An Independent Country

  • The Empire State Building

    Named for the “Empire state,” New York’s nickname, the Empire State Building was the tallest building in the world for almost 40 years. It was designed in the Art Deco style, a style popular during the 1920s.   Fun Facts The site of the Empire State Building was a farm…


  • The White House

    Since 1800, the White House has served as both a home and an office to U.S. presidents and their families.   Fun Facts John Adams was the first U.S. president to live in the White House. George Washington lived in two homes in New York, followed by a home in…


  • Independence Hall

    Since the building’s completion in 1753, Independence Hall in Philadelphia, Pennsylvania has been the site of numerous important meetings.   Fun Facts Craftsmen built the State House between 1732 and 1753, working only when the Pennsylvania congress was able to provide funds. The red brick building served as Philadelphia’s state…


  • Montauk Point Lighthouse

    Sitting atop the eastern point of Long Island, Montauk Point Lighthouse has guided ships for more than 225 years. It is a National Historic Landmark.   Fun Facts President George Washington ordered the lighthouse’s construction in April, 1792. It was completed in November, 1796. The U.S. Lighthouse Service and the…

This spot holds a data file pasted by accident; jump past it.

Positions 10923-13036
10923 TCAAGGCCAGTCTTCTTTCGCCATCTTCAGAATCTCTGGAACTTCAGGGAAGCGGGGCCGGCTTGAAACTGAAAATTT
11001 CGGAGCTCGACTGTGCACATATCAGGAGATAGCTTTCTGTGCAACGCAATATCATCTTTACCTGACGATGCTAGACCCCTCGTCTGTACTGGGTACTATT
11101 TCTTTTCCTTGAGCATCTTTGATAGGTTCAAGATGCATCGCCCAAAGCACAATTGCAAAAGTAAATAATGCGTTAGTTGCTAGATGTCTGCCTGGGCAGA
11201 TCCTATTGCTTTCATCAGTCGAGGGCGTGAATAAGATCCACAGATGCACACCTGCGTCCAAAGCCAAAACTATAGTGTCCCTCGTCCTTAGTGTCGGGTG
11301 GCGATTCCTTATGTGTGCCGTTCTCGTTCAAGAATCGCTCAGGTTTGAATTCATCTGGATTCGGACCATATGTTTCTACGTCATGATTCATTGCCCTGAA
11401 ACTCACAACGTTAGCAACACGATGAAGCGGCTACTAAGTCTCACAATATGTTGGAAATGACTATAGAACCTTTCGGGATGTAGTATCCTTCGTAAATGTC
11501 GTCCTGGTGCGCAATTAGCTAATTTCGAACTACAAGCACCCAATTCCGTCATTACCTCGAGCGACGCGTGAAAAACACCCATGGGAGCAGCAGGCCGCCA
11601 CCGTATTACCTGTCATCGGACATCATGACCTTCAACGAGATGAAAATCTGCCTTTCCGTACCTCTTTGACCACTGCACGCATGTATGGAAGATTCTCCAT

• Flatiron Building

    One of the most iconic buildings in New York City, the Flatiron Building was named because of its triangular shape that resembles an old-fashioned cast iron flatiron. The Flatiron Building is a New York City Landmark as well as a National Historic Landmark.   Fun Facts In 1857, Amos Enos…


  • Times Square

    Today Times Square is known for its lighted billboards, theatres, shops, and of course, its New Year’s Eve celebration. But originally, the area was farmed by Dutch settlers who appreciated its access to three streams and the Hudson River.   Fun Facts Times Square is one of the most popular…


  • Paul Revere House

    Built in 1680, the Paul Revere House is the oldest remaining home in downtown Boston and a National Historic Landmark. It was almost demolished in 1902.   Fun Facts The home was built in 1680. Previously, Cotton Mather’s (Salem Witch Trial) parish home was on the site, but burned in…


  • Trinity Church

    Trinity Church in Boston houses one of the oldest Episcopalian congregations in the area, dating back to 1733.   Fun Facts Construction for Trinity Church began in 1872, after the original church burned down. It was completed in 1877 and is made of granite. Over 4,000 households belong to the…


  • San Miguel Mission

    The San Miguel Mission in San Miguel, California is one of the oldest missions in California. Its main purpose 200 years ago was to teach Catholicism to the Salinans, native people who had lived in the region for many years.   Fun Facts The San Miguel Mission was named for…


  • Monticello

    Thomas Jefferson’s beloved Monticello is one of the most well-known properties in America. On it, Jefferson tested and refined his ideas about science, education, agriculture, and architecture.   Fun Facts Thomas Jefferson was born in 1743 in central Virginia. His family was one of the most influential families in Virginia.…